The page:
Last week I gave a short presentation at the annual conference of CBIZ, the national consulting and accounting firm, on recent Delaware cases on the topic of "fair value" in the context of an appraisal pursuant to DGCL Section 262, and an overview of Delaware law on this topic in general. The need for a fair value determination arises, for example, when a dissenting shareholder asks the court to determine the fair value of her shares, claiming that the merger in which she was squeezed out did not provide a fair value for her shares (as contrasted with fair market value). This Section 262(h) statutory appraisal standard does not apply to publicly traded companies and does not include synergies from the merger and related factors that may be considered in a determination of fair market value. See, e.g., recent Delaware fair value decision highlighted here. The Delaware opinions on this topic often read like a valuation textbook. See generally, Shannon Pratt, et al., The Lawyer's Business Valuation Handbook (2010)(for which I wrote a Foreword). I appreciate the invitation to make a presentation on this topic from Gregory Cowhey, a managing director at CBIZ, and a widely-recognized expert in the valuation of businesses and related forensic litigation support services.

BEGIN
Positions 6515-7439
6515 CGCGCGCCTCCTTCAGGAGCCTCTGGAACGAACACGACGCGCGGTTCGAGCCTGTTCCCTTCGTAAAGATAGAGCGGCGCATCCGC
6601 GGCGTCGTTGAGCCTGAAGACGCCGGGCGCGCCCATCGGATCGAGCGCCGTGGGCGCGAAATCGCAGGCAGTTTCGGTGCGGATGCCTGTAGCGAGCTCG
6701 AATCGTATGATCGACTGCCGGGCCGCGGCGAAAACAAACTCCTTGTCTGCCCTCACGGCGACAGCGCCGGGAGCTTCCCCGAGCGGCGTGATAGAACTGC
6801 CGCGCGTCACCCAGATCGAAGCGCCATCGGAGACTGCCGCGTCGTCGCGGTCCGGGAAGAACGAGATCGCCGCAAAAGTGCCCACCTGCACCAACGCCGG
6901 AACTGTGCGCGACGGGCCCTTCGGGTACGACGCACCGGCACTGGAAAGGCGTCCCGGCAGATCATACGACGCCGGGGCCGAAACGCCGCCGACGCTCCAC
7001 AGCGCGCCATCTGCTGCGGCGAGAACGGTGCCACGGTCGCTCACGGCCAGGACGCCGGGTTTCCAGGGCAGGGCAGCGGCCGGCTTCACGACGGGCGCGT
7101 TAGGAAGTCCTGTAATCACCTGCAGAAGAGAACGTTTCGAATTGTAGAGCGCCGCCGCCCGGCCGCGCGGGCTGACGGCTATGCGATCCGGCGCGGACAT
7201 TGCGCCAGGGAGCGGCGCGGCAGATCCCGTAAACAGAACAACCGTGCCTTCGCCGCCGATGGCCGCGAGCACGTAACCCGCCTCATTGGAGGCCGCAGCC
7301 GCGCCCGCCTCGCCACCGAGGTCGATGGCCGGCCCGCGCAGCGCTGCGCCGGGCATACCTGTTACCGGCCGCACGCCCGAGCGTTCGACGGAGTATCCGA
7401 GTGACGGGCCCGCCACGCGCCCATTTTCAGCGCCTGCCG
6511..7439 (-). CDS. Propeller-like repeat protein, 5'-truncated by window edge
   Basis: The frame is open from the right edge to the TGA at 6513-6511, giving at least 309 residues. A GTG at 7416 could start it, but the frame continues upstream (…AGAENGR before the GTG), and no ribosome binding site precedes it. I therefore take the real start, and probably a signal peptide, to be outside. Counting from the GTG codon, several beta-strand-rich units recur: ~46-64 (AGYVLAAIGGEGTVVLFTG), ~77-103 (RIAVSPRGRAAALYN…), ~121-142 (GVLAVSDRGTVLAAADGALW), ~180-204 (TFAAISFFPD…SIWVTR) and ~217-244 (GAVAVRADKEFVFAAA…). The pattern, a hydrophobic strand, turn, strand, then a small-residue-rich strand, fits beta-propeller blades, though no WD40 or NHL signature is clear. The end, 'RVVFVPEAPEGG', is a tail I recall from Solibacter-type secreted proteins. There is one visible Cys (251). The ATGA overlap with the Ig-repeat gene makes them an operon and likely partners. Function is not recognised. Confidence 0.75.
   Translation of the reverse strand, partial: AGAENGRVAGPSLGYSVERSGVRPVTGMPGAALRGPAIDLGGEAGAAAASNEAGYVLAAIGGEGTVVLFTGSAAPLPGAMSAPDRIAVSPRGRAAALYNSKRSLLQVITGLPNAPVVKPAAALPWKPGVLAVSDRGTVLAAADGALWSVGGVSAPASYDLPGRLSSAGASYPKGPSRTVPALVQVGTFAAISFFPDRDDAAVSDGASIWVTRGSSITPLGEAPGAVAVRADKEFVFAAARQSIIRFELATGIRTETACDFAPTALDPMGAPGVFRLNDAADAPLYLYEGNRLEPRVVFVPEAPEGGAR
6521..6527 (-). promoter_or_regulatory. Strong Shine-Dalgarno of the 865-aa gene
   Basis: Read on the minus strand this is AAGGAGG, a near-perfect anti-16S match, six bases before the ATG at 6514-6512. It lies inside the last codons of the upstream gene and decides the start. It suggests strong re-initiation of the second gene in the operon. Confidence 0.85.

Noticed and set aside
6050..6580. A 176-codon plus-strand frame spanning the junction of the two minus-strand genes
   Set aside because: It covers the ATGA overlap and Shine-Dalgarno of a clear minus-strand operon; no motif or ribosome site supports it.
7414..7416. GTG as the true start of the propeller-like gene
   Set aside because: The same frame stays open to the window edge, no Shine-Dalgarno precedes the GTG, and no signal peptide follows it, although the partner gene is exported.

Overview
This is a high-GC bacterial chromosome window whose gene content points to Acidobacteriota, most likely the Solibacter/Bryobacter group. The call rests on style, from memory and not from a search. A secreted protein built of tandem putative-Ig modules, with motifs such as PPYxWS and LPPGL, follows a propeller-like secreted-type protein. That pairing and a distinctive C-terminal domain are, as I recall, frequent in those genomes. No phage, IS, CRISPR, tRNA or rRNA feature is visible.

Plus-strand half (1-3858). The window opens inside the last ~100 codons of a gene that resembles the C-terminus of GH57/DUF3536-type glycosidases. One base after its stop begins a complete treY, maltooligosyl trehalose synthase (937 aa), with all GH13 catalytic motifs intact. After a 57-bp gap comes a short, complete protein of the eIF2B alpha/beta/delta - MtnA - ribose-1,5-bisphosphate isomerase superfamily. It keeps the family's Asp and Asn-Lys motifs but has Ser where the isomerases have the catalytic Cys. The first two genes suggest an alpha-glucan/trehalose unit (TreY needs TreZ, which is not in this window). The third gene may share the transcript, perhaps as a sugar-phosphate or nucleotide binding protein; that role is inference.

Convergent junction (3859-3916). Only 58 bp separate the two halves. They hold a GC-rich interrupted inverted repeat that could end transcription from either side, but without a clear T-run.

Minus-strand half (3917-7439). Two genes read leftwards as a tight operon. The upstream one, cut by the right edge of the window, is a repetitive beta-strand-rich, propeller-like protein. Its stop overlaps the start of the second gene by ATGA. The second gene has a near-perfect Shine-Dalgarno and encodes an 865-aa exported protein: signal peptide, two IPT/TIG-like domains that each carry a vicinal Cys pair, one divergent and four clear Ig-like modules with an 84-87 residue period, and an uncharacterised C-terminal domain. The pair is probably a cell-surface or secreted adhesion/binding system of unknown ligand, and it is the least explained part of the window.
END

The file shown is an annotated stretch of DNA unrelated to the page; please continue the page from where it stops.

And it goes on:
Read more Delaware business litigation case summaries and commentary on Delaware Corporate and Commercial Litigation Blog, a blog hosted by Francis G.X. Pileggi, of Eckert Seamans.
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